Discussion sections are integral to learning in these large lecture courses. A potentially significant concern with this is that the people who lead these small student-centered learning opportunities are often first-year graduate students, and sometimes even undergraduates, who know little more about the topic than the people required to attend these small-group discussions.

Is this sometimes a problem in schools with high faculty-to-student ratios? Absolutely! However, it is often a somewhat less common issue there.

The endowment-to-student ratio is another easily determined factor that can affect your success. Determining this can be important because high endowment-to-student ratios mean these campuses can try creative things or start new projects far more easily than schools with relatively few funds to spread around.

My own long experience on a variety of campuses suggests to me that if I’d been at a less wealthy school than I was as an undergraduate at Yale, and met someone like my friend Victor with whom I co-created technology that helped turn printed books into electronic text years before others were regularly doing this, getting the funding to make something like the “Yale Text Scanning System” happen might not have been possible.

A third key measure of the support and opportunities available on any campus is the staff-to-student ratio. A large staff can imply a bureaucratic rule-bound administration. It can also allow a creative, determined student to find ways around obstinate bureaucrats.

More importantly, it implies there are enough people around to ensure that someone will have the time to help before a minor problem becomes a major crisis.

That said, wherever you go, it’s important to be sure the staff provide honest, caring, useful, timely help — something you can learn by working with people like me, going on campus visits, and using student satisfaction websites.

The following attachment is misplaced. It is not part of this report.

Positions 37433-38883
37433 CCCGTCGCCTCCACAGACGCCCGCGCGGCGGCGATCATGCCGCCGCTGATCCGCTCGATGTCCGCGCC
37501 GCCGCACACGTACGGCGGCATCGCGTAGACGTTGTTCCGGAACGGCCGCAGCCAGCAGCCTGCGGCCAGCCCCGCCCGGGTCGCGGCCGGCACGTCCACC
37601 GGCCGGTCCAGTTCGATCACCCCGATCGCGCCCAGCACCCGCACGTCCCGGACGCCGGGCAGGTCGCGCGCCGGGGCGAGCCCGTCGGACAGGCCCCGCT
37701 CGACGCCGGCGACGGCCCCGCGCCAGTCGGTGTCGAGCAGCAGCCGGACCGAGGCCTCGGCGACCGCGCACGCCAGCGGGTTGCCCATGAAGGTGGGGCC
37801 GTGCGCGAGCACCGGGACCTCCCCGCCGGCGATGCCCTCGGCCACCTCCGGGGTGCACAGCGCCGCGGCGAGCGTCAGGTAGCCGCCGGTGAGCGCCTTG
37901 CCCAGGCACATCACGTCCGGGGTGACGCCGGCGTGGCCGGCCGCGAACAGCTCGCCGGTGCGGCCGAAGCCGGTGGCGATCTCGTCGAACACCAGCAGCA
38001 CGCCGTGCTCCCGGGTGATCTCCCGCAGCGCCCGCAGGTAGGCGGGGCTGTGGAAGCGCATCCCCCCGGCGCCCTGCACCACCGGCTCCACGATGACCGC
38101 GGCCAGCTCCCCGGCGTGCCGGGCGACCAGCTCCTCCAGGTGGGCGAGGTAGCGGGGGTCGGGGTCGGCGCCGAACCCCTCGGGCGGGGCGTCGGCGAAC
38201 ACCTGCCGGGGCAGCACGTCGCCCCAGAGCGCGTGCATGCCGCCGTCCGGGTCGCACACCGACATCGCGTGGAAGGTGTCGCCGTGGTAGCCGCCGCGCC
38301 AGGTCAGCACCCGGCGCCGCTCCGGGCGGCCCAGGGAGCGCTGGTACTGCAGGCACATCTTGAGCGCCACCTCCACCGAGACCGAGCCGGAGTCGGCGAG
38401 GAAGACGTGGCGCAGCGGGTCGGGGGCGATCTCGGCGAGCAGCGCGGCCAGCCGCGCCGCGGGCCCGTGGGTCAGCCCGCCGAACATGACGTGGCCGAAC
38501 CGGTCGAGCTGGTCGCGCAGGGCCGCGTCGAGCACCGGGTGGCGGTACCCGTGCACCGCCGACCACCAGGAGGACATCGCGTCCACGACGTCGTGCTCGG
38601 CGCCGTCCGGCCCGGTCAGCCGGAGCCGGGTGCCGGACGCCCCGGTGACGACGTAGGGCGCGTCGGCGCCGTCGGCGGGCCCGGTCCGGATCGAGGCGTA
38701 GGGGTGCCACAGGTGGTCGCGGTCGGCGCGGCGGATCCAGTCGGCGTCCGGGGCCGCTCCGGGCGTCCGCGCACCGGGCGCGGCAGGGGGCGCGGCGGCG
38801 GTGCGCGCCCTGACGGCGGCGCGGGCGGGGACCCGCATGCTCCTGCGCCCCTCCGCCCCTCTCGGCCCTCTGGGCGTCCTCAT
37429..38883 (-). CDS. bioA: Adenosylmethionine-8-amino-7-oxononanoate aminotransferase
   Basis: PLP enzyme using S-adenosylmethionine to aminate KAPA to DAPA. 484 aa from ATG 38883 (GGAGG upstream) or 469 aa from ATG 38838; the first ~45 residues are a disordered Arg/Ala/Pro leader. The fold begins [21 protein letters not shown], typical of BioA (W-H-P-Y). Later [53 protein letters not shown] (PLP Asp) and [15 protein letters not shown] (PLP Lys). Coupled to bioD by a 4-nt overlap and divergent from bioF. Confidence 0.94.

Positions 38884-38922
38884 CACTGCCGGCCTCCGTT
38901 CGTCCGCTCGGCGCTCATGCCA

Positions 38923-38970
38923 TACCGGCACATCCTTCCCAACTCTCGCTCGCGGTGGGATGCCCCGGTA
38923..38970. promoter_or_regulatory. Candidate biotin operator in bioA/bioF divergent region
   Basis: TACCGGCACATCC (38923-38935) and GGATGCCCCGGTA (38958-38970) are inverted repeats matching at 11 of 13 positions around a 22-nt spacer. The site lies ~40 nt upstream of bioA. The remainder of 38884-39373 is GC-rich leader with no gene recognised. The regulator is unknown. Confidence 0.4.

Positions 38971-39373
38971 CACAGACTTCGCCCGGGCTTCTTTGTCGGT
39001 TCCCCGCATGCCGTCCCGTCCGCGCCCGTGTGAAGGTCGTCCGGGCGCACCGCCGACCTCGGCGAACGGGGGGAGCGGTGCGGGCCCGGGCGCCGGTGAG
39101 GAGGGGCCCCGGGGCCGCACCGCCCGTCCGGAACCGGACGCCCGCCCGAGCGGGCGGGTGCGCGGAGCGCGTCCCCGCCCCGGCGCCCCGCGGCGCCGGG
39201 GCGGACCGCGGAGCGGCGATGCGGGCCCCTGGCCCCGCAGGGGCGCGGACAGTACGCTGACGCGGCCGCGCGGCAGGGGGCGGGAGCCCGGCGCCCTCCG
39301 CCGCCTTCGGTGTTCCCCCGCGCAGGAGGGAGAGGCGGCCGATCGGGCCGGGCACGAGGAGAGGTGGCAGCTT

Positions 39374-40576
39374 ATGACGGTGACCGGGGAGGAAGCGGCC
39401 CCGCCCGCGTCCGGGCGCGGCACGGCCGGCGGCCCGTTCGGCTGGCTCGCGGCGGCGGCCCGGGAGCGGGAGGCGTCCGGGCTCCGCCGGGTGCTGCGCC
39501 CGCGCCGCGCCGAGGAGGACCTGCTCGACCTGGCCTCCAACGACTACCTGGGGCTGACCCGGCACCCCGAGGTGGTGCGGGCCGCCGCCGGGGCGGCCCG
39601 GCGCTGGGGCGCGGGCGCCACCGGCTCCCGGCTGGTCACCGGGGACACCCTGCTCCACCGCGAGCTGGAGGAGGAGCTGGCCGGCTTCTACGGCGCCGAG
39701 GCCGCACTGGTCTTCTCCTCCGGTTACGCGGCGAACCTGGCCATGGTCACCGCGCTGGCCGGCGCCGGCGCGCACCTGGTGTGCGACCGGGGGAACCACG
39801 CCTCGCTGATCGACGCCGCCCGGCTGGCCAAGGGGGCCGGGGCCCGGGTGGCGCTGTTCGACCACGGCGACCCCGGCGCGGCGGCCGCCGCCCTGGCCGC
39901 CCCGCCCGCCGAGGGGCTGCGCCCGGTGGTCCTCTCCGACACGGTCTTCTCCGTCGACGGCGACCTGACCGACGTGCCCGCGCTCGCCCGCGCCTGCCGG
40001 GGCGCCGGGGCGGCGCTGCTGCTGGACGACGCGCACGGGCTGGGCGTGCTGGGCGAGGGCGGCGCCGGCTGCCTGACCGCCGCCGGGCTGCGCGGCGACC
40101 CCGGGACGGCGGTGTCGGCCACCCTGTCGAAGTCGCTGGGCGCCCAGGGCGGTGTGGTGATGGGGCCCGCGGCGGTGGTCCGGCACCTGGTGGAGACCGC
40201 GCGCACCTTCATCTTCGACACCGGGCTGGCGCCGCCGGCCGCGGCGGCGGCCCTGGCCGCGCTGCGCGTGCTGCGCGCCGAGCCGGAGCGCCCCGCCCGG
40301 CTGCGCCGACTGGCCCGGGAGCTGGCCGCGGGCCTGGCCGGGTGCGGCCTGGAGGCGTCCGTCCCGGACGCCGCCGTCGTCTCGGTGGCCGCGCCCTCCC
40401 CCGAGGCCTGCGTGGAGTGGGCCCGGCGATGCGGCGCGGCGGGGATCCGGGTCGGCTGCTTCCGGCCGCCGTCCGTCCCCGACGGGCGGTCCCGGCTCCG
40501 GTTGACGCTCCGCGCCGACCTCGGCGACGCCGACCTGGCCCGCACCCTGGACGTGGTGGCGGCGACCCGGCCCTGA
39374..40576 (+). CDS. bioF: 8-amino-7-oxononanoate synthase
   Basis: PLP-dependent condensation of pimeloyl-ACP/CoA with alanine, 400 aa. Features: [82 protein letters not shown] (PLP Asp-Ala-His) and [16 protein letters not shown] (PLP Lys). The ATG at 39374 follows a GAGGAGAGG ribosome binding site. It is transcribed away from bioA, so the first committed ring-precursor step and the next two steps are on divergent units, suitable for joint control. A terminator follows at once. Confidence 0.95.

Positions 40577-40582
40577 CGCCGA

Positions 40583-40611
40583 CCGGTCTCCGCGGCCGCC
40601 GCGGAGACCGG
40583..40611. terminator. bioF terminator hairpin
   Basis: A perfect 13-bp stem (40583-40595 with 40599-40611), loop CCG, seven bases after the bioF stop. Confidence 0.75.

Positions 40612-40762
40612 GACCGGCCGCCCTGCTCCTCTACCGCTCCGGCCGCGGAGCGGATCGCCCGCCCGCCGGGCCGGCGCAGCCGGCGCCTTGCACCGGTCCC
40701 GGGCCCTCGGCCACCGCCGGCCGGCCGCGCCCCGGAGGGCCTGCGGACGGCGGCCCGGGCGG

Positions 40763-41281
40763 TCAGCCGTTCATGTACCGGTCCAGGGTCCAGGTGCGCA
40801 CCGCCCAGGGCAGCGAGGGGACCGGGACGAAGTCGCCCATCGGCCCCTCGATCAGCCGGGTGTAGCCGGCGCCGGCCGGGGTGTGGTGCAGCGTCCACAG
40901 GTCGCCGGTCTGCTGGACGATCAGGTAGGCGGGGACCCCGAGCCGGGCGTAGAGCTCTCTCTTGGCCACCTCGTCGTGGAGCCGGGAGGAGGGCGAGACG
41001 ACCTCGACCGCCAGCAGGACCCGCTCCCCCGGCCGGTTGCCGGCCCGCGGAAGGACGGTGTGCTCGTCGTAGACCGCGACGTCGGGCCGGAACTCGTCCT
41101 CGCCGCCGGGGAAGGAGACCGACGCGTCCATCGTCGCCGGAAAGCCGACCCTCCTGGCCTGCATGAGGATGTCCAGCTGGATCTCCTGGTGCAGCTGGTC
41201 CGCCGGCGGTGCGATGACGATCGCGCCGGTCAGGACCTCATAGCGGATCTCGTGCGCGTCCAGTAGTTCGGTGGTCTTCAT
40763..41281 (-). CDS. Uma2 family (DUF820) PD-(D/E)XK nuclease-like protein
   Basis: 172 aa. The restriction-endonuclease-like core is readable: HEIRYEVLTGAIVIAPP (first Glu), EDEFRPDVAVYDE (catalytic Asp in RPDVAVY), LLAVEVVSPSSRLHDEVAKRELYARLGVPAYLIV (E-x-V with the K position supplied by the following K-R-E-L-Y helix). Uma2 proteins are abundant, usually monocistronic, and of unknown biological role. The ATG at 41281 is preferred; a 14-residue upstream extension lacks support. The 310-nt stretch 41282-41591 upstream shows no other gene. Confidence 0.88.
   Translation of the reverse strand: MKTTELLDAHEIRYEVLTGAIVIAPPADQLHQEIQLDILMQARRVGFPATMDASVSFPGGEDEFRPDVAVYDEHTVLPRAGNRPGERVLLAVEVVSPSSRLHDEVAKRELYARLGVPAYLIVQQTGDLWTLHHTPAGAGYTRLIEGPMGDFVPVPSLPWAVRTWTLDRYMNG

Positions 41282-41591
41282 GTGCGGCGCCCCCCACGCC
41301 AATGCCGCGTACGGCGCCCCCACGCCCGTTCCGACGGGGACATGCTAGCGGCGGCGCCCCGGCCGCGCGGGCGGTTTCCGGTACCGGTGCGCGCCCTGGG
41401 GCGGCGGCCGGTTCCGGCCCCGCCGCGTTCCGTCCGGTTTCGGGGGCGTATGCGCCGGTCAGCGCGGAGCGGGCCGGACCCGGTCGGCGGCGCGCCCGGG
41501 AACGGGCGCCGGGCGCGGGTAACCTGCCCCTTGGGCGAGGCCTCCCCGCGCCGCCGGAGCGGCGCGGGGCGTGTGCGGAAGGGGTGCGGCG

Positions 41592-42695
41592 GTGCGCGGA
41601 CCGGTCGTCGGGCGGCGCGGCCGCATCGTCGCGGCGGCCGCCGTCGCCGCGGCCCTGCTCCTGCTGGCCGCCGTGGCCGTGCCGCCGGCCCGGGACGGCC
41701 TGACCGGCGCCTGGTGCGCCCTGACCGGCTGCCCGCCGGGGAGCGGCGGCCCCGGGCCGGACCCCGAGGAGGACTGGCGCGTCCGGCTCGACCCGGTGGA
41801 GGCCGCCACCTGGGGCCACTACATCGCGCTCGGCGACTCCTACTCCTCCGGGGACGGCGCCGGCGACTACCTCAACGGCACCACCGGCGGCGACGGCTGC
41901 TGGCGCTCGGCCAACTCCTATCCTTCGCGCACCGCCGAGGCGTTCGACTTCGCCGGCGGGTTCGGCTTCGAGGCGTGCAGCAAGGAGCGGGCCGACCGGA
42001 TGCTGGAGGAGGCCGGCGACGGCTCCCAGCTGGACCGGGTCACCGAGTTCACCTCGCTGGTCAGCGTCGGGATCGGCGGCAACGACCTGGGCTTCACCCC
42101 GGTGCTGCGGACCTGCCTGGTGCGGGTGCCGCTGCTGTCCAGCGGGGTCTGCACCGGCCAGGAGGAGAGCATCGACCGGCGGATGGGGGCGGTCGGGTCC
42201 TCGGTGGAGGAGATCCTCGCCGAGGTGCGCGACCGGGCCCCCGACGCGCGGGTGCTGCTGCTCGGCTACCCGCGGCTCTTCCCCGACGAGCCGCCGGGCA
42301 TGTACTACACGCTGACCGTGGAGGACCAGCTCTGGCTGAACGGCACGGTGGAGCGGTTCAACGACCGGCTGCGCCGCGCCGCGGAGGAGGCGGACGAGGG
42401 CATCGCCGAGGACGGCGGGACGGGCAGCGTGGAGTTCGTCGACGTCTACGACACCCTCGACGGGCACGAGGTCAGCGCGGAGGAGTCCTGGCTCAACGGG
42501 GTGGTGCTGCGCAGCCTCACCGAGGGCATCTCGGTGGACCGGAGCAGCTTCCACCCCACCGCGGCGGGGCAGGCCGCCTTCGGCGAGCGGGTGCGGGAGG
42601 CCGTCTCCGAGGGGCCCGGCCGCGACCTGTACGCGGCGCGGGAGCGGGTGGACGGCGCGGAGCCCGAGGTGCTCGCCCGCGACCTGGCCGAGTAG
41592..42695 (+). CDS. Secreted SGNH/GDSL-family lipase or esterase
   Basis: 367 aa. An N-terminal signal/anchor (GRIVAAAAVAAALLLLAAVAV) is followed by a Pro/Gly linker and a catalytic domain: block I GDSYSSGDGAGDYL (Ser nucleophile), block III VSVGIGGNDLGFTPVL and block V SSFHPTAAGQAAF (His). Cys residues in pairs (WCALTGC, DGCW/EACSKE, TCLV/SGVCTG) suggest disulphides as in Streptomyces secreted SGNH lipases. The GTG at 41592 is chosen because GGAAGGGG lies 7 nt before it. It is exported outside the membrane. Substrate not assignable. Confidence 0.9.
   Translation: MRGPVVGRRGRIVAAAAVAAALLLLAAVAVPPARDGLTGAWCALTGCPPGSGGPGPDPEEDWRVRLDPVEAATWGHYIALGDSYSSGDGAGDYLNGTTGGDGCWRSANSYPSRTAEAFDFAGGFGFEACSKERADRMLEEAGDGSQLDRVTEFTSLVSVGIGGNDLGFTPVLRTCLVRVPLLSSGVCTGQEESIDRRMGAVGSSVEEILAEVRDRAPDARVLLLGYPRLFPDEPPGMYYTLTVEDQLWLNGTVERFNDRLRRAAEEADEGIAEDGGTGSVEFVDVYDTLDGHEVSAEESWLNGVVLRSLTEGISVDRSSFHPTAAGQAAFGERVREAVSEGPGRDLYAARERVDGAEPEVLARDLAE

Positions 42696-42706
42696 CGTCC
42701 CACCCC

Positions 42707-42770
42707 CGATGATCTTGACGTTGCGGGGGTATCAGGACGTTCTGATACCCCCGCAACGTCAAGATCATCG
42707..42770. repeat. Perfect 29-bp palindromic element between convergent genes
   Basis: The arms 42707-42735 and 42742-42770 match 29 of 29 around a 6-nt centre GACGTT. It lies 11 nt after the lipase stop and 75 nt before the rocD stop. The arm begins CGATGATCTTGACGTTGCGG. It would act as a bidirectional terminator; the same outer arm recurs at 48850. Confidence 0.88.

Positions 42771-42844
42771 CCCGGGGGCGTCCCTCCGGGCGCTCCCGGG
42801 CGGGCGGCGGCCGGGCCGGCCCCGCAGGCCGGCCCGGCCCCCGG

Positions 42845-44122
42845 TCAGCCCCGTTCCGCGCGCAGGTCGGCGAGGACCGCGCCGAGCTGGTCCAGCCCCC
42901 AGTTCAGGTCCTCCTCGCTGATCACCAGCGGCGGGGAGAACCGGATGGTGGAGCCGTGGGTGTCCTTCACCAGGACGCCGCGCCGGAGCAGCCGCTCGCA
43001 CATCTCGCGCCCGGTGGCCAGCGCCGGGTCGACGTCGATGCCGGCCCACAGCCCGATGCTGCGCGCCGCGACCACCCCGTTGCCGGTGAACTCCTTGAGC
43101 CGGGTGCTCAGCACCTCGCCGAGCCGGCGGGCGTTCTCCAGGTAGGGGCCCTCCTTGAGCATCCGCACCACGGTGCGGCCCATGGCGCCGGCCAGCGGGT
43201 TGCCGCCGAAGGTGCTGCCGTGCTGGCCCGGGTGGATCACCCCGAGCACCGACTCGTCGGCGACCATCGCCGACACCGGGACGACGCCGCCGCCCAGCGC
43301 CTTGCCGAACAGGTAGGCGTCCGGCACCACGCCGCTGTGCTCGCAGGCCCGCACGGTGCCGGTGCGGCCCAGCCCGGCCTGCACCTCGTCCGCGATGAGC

All of this said, you can definitely get a great education at a school where these ratios are not fully in your favor. Very large schools often have unique departments or majors with incredible faculty and enormous resources. Wealthy but very small schools may not have facilities or experience in providing assistance to students with unusual interests or unconventional needs. Only you can define what success means to you.

Ultimately, only you, and those around you, can decide where you’ll find the resources, environment and campus culture that will give you the best chance to achieve your dreams. So, whether you use a college search consultant, work closely with your high-school counselor or simply spend a lot of time on the web, start looking early and don’t apply somewhere only because you know someone with ties to that campus.

Finally, as you make your selections and applications, if distance is a concern, please think about it as objectively as you can. College is a huge investment. Don’t let distance keep you from applying to campuses that are truly best for you if you can. Do whatever it takes to get the best balance of resources and access to them — without undercutting your role as a family caregiver, for example — that will help you have a better and more fulfilling educational experience and greater opportunities. In many cases, you may find it is better to go further than to stay close, struggle for attention, and spend tens of thousands of dollars on a program that doesn’t have everything you need to become the accomplished, successful, financially independent person in whom you are investing so much time, effort, money and hope.

In others, the best place for you to be may be only a few miles from where you grew up. Ultimately, only you can determine what school and campus environment will be best for you.

To learn more about Dr. Weed, see his website at www.drmatthewweed.com or follow him on twitter and Instagram @drmatthewweed

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Matthew Weed

Matthew Weed

Yale, Harvard, Princeton grad. Blind and diabetic kayaker, skier, and speaker. Advocating for everyone to care of themselves and others.